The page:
Academic journal article International Journal of Education and Development using Information and Communication Technology

Unsystematic Technology Adoption in Cambodia: Students' Perceptions of Computer and Internet Use

Academic journal article International Journal of Education and Development using Information and Communication Technology

Unsystematic Technology Adoption in Cambodia: Students' Perceptions of Computer and Internet Use

Article excerpt


The introduction of information and communication technologies (ICT) into the field of education has considerably changed the way teachers teach and students learn (Thang & Wong, 2010). With the pervasiveness of digital technologies in society, it is impossible to imagine future learning environments that are not supported, in one way or another, by ICTs. The United Nations Educational, Scientific and Cultural Organization (UNESCO) (2002) noted that the understanding of basic skills in ICTs is a fundamental aspect of education.

Unfortunately, less developed countries often experience difficulty with incorporating ICTs into their education system. This is particularly true in Southeast Asia where many countries lack a solid national infrastructure of electricity, Internet availability, human capital, and cell phone coverage. With core elements of a technological infrastructure not fully developed, school systems in this region experience dire challenges incorporating ICTs into the formal learning environment.

To integrate ICTs into the educational system of less developed countries, policy makers, funding agencies, politicians, and educators must understand the role of technology. This understanding includes how stakeholders perceive using technology, and what barriers they face when trying to use these technologies; both inside and outside of the formal school environment. The review of the literature that follows is intended to give the reader an understanding of digital technology in education in the Southeast Asia region with a specific focus on Cambodia.


Many less developed countries lack the funds, capability, and capacity to implement and sustain technology initiatives. Some researchers have argued that ICT access can be limited by a variety of micro and macro factors, including poverty and geographic isolation (Mariscal, Gil-Garcia, & Aldama-Nalda, 2011). With regards to ICT in education, each of the 11 ASEAN member countries can be assigned into one of three distinct groups (Southeast Asian Ministers of Education Organization, 2010). The most advanced countries have successfully incorporated ICTs into the education system. The second group includes those countries that are currently in the process of infusing ICTs into the education system. The third group includes those countries that have either started to develop and implement ICT in education policies or have implemented small scale ICT in education projects. Cambodia is part of this last group and is thus an interesting case to study because of its burgeoning development in the ICT in education sector.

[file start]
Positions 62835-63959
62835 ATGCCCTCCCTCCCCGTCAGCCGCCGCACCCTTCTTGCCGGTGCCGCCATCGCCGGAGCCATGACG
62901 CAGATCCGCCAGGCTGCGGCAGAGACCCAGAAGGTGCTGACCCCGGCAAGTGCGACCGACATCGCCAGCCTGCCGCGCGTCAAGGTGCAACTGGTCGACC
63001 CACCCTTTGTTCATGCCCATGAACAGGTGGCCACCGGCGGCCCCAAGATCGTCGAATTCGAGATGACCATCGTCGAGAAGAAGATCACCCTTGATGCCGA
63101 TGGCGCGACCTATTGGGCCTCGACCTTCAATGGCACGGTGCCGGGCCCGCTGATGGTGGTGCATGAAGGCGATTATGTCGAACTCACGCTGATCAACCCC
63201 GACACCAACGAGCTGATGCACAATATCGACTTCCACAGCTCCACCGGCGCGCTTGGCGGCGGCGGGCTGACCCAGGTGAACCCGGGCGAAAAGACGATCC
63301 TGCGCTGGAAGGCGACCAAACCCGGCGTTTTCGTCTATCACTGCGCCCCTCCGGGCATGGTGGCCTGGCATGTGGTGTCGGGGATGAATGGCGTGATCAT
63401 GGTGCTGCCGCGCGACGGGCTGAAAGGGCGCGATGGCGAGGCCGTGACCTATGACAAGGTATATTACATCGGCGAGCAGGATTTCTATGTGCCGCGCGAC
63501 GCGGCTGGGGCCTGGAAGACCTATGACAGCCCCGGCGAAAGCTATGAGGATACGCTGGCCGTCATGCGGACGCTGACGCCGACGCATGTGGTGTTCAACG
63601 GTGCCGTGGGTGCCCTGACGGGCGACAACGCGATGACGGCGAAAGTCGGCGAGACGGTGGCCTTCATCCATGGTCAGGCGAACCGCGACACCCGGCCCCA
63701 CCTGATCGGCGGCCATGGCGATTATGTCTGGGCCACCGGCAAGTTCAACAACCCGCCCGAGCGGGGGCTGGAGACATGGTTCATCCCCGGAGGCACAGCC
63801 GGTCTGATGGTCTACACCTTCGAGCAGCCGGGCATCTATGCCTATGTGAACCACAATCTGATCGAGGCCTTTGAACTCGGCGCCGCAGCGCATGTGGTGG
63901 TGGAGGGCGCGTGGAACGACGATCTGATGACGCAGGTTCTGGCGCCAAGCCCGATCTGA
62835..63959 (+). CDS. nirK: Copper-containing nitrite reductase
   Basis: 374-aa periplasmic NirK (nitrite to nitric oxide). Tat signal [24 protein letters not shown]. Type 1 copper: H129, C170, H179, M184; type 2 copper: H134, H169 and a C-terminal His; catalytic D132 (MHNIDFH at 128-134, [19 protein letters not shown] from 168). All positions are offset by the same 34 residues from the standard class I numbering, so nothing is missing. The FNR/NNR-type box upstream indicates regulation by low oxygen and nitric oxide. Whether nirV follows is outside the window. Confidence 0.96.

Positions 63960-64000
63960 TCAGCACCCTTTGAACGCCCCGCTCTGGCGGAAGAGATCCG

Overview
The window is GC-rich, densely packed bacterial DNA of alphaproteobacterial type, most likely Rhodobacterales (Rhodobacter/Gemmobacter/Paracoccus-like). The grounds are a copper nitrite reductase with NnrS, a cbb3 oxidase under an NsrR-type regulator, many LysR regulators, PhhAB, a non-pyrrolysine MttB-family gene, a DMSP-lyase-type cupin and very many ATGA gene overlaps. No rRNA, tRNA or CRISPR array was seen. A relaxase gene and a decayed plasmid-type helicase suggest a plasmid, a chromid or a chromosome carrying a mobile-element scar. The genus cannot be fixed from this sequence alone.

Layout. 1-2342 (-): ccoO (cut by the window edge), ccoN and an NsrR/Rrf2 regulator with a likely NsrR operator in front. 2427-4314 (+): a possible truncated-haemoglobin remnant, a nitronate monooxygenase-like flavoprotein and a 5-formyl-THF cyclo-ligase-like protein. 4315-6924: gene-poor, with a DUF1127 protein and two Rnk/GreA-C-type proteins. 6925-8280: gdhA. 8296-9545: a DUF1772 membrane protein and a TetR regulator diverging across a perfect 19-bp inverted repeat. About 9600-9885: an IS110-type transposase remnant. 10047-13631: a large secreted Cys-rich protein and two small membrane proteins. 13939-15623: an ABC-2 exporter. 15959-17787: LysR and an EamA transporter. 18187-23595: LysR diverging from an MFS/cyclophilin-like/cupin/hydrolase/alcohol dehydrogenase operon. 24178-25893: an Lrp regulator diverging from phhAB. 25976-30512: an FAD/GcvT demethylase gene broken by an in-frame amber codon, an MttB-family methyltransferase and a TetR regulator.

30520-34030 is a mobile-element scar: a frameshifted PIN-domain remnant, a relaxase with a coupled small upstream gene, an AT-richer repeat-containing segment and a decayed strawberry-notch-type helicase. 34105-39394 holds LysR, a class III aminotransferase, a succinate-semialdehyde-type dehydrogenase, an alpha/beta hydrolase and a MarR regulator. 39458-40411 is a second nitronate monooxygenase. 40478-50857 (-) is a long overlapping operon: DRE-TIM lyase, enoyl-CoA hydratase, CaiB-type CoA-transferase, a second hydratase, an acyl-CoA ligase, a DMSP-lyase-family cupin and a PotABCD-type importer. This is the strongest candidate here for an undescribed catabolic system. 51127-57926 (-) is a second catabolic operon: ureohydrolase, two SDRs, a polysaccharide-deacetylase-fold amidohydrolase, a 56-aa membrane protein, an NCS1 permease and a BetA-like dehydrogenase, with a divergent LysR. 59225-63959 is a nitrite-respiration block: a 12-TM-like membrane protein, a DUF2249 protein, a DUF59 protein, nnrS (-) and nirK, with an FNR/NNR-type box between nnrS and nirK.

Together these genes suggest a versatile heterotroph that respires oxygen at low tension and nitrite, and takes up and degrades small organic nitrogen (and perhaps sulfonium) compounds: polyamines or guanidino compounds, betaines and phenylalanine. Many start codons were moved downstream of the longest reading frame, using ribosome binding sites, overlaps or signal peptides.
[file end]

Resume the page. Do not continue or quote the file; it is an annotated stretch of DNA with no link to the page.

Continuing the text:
Technology in Schools in Less Developed Countries

The Southeast Asian Ministers of Education Organization (2010) defines ICT in education as "ICT functioning as an integral or mediated tool to accomplish specific teaching and learning activities to meet certain instructional objectives" (p. 6). Given limited monetary resources and the need to improve educational quality, understanding how technology is being adopted in the education system of less developed countries is vital. In Western countries such as the United States, a decentralized system of educational control allows each state or region, and often times individual schools, to make decisions regarding the implementation of ICT in schools for teaching and learning. Outputs and inputs can vary greatly from one school to the next, and thus innovation adoption can look unique in each context. In countries with centralized education systems, like Cambodia, technology innovations (excluding pilot projects) are often rolled out across the country. Thus, understanding nuances of the technology adoption process in a limited number of schools in a country such as Cambodia, can inform planners, policy makers, and politicians.

Even with the many difficulties in obtaining and implementing ICT for teaching and learning, less developed countries are making strides in ICT use. …

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